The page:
“I have to (polish it myself), it’s my friend now.
I have to see it every day,” the 26-year-old Croatian told Reuters in an interview as he broke into laughter.
That trophy not only realised a dream that had been two decades in the making, it also brought joy to Cilic following a tumultuous 2013 when he served a four-month doping suspension after testing positive for a banned stimulant that had been present in some glucose powder he had ingested.
While doping authorities acknowledged the Croatian had ‘inadvertently ingested nikethamide and did not intend to enhance his performance in doing so’, the episode allowed Cilic to re-evaluate his life.
“It changed me (as a person). At that time I found out who are my close friends, and those who pretend to be my friends… It made me more aware of what kind of people I have around me,” Cilic said as he stroked his dark beard.
“I was very surprised with Novak (Djokovic). He stepped up for me … I think rarely you’ll see someone at the top of any sport expose themselves like he did. I’ll be very grateful to him for the rest of my life for the … way he supported me.
“It made me stronger inside and I don’t get stressed by some difficult times or some difficult days.”
Unsurprisingly, life on the tennis tour is no longer as carefree as it used to be before for Cilic.
“Even in the locker rooms I always carry my bottle around and if I don’t see it I always take a new one,” he said.
“(Things like) massage creams, sun creams, I always check if it’s alright. I’ve become more careful with everything, if you burn yourself, that’s what happens.”
The fun times, however, are never far away, especially when Cilic hired a coach who had no problems admitting that he was a ‘Teletubbies’ fan despite being in his 30s.
Goran Ivanisevic not only passed on his grand slam-winning formula to his charge, the 2001 Wimbledon champion also made Cilic follow some of his other unconventional methods of success during his run to the Flushing Meadows title.
LITTLE BIT ITCHY
“My physio, my fitness coach and Goran, they would go every morning to the same place to have same coffee, same breakfast, same muffin. On the off days we would go to the same restaurant, tried to pick the same practice court, transportations at the same time. It goes on and on,” laughed Cilic.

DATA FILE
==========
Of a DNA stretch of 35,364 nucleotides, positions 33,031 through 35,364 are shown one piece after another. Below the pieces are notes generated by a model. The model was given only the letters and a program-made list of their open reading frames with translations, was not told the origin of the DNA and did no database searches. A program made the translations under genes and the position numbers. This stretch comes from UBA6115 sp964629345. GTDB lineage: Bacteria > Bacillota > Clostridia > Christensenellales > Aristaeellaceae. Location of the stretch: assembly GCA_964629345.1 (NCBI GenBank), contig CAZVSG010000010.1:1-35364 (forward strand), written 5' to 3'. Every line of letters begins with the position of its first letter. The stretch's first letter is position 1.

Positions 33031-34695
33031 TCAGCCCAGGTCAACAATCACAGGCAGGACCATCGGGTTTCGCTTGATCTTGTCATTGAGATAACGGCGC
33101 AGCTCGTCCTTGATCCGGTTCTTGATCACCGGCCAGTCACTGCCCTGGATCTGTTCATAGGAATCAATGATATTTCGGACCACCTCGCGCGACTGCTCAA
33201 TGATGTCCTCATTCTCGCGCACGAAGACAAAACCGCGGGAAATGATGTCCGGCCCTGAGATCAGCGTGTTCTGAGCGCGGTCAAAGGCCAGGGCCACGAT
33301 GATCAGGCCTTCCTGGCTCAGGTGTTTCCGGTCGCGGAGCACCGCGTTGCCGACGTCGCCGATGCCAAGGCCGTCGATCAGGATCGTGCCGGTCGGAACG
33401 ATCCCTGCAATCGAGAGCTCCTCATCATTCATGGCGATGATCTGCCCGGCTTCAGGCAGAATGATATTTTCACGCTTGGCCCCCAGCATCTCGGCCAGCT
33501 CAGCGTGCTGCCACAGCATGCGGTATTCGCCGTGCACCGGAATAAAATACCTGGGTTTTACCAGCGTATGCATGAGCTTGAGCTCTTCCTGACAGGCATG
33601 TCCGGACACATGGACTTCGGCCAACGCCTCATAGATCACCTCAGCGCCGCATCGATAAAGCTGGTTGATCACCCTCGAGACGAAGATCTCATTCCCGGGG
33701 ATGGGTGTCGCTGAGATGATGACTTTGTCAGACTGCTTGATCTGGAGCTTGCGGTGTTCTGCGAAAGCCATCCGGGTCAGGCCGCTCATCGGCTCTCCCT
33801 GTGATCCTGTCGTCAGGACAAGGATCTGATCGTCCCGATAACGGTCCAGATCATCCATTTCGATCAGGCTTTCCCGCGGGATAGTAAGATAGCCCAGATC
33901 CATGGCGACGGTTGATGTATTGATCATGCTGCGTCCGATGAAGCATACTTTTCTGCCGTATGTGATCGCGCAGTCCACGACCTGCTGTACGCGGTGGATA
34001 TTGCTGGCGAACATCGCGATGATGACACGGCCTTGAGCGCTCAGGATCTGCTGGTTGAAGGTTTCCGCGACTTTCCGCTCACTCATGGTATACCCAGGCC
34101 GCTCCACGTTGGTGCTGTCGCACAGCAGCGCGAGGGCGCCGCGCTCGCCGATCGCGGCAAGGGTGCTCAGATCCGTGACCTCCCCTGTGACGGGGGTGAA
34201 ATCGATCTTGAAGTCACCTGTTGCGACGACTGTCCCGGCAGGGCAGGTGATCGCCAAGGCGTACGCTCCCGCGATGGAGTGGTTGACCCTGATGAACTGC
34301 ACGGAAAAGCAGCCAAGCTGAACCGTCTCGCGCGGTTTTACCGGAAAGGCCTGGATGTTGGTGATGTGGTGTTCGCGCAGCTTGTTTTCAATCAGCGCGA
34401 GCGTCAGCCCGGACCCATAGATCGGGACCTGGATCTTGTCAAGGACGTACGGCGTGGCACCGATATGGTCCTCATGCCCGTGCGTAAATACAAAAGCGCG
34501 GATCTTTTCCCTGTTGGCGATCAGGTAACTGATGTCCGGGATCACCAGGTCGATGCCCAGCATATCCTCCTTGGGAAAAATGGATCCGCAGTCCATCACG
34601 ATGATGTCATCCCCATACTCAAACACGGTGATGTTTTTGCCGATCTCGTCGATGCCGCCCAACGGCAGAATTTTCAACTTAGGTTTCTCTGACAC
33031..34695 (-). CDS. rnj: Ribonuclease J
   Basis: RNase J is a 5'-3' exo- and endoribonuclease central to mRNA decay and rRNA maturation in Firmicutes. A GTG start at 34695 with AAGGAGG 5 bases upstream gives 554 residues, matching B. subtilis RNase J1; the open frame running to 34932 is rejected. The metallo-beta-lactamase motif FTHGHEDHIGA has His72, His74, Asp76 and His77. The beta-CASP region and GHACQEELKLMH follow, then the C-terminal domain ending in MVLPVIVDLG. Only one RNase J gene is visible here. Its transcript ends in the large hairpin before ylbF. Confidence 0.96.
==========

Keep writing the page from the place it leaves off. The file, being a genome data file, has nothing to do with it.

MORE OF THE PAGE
“Me and Goran did not shave since the beginning of the tournament and after the quarters it became a little bit itchy so I said I might shave and he goes ‘you’re near the end of the tournament you can survive another three days you might just leave that for after the tournament’.
“When the routine starts, you don’t wanna stop.”
That routine not only helped him to achieve one of his ambitions of qualifying for the elite season-ending ATP Tour World Finals for the first time in his career, it has also turned him into a national hero in Croatia.
“Winning the U.S. Open… I felt Croatian people who are not so close to tennis, it changed their life a little bit, they were connected with this huge success that came into their lives, in their daily routine and it made them happy and made them proud to be Croatian,” Cilic said.
He is now eager to carry on that form for one final title push this season.
A right-arm injury, which he described as “a small problem with the bones”, has prevented Cilic from playing competitively in the three weeks leading up to the London finale but despite that setback he is looking forward to his O2 adventure.
“This season I played really, really well and my tennis level rose a couple steps and that gave me a lot of satisfaction,” he said.
“Obviously winning grand slam is the biggest satisfaction that I have and the biggest result but to compete at the World Tour Finals means that I have been playing well and consistently during the whole season and that I deserve my spot to be there and it’s a great motivation for next year to compete at the ATP World Tour finals. It’s the best reward.”
The Barclays ATP World Tour Finals will be held at The O2 from Nov 9-16.
(Editing by Julien Pretot)